Crime scene science

St. Charles County Police Department Criminalistics Laboratory handles over 2,000 cases annually and is accredited to meet international standards

By Brett Auten

The science behind solving a crime is trendier and more complicated than on television and in a film. 

The St. Charles County Police Department Criminalistics Laboratory is a small, but mighty, operation. The five-member staff handles over 2,000 cases annually. It is one of only five law enforcement agencies in the state to have crime lab and oftentimes works on cases from other municipalities as well as state and federal agencies.

Despite that epic workload, the department was recently recognized following a thorough examination of its management system, technical procedures and practices.

The St. Charles County Police Department Criminalistics Laboratory earned re-accreditation from the American National Standards Institute National Accreditation Board in the Field of Forensic Science Testing. It first earned accreditation in 2007 and is one of five crime lab systems in Missouri to meet international standards. 

St. Charles County Police Chief David Todd hailed the honor as a demonstration that the crime lab is among the best worldwide and while the crime lab may not make dramatic arrests out in the streets and alleyways, they certainly do their part. The department works closely with investigators and prosecutors to analyze and interpret evidence and give finishing through reports or testimony.

“By and large we’re nerds,” Laboratory Director Bryan Hampton said. “But there is nothing we truly enjoy more than trying to figure out a piece of evidence in a tough case and we get a satisfactory result.”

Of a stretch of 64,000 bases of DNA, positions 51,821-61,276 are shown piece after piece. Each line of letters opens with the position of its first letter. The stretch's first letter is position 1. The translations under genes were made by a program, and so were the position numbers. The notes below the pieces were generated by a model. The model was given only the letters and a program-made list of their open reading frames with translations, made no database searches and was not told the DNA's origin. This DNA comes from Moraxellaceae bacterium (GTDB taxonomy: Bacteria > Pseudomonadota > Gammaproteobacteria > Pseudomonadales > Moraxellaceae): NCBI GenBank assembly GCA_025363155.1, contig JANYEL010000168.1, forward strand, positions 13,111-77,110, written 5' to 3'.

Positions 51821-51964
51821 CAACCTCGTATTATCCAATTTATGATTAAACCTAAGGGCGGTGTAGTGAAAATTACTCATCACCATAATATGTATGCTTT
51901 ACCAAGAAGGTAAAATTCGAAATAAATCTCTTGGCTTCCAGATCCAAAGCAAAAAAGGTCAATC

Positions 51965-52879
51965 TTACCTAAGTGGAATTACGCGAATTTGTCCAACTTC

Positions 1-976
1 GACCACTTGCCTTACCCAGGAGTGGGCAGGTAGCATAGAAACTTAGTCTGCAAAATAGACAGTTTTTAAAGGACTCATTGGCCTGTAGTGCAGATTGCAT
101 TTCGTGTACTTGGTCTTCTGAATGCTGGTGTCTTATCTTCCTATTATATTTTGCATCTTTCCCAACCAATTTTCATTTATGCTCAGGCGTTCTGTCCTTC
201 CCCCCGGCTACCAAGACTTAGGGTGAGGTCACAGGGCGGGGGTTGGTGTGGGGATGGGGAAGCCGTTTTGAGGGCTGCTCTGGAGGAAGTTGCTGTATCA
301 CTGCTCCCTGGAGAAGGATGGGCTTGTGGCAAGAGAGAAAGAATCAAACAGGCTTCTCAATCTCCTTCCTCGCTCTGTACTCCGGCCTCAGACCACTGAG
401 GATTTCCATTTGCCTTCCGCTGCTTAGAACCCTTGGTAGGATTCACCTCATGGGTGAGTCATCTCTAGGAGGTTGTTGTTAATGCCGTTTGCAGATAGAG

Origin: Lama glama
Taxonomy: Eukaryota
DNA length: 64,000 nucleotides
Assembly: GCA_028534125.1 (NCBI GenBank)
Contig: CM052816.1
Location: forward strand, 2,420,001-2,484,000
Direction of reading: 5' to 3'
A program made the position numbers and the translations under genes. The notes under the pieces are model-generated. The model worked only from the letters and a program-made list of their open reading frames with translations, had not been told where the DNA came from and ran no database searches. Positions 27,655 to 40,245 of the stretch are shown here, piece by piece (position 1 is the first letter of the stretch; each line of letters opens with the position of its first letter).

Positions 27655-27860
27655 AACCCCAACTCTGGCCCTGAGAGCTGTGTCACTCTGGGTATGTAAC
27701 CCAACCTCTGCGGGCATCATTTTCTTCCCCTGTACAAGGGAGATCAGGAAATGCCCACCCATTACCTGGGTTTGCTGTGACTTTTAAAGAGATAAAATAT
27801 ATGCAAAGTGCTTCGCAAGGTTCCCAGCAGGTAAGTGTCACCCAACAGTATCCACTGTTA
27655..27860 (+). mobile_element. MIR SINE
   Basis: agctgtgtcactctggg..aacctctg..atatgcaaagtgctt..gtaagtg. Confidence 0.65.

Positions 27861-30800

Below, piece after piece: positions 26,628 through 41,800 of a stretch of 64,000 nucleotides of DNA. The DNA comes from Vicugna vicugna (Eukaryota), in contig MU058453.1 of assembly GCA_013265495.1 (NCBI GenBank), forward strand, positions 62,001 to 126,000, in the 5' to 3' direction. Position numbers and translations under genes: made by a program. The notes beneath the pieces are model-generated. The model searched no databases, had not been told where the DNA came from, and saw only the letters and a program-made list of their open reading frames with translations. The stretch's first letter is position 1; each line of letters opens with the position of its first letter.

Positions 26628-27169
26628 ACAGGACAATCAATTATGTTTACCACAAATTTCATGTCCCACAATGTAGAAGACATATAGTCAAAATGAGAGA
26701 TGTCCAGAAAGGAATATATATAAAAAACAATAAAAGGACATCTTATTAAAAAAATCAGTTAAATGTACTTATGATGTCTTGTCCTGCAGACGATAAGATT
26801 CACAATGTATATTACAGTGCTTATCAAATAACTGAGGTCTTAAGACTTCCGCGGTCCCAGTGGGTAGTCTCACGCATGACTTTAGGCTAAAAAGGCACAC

The team includes Hampton, forensic scientists Brian Krey, Daniel Fahnestock, and Cassie Crabb along with laboratory clerk Amy Lesch. Each member of staff brings a unique skill set to the team as well as skilled versatility.

“There is a lot of cross training and wearing of multiple hats,” Hampton said. “It is a testament to their flexibility to be able out of their education or experience background often exceed the criteria acquired to reach accreditation.”

Hampton described the preparing for a full on-site accreditation assessment as intensive and time-consuming but that demonstrates the laboratory’s commitment to providing high-quality forensic testing and demonstrates a commitment to excellence. 

The accreditation applied to the forensic testing of firearms, seized drugs, toxicology, biology (DNA), and fire debris. DNA is one facet that has changed biological examinations and forensic laboratories drastically in the last 10-to-15 years and has afforded far more tools for the crime lab to become useful and much more diverse in the number of cases. The DNA revolution has allowed for a database to share information across the country.

The re-accreditation assessment consisted of extensive on- and off-site review of policies, procedures and casework files to prove its conformance with ANSI’s requirements. ANSI will perform annual surveillance activities of the SCCPDCL to ensure continuing conformance until the next full re-accreditation assessment in 2022.

Funded through sales tax dollars, state and federal grants, the St. Charles County Police Department Criminalistics Laboratory was established out of the need for a crime laboratory to serve the local law enforcement community. 

Forensic science is a continually evolving field and its popularity within the community has piqued the interest of a number of aspiring scientists looking for a specialty field. 

“It’s exciting to see the technology advance and change,” Hampton said. “It allows us to test more evidence quickly and learn more about the evidence. We’re fortunate to be a part of it.”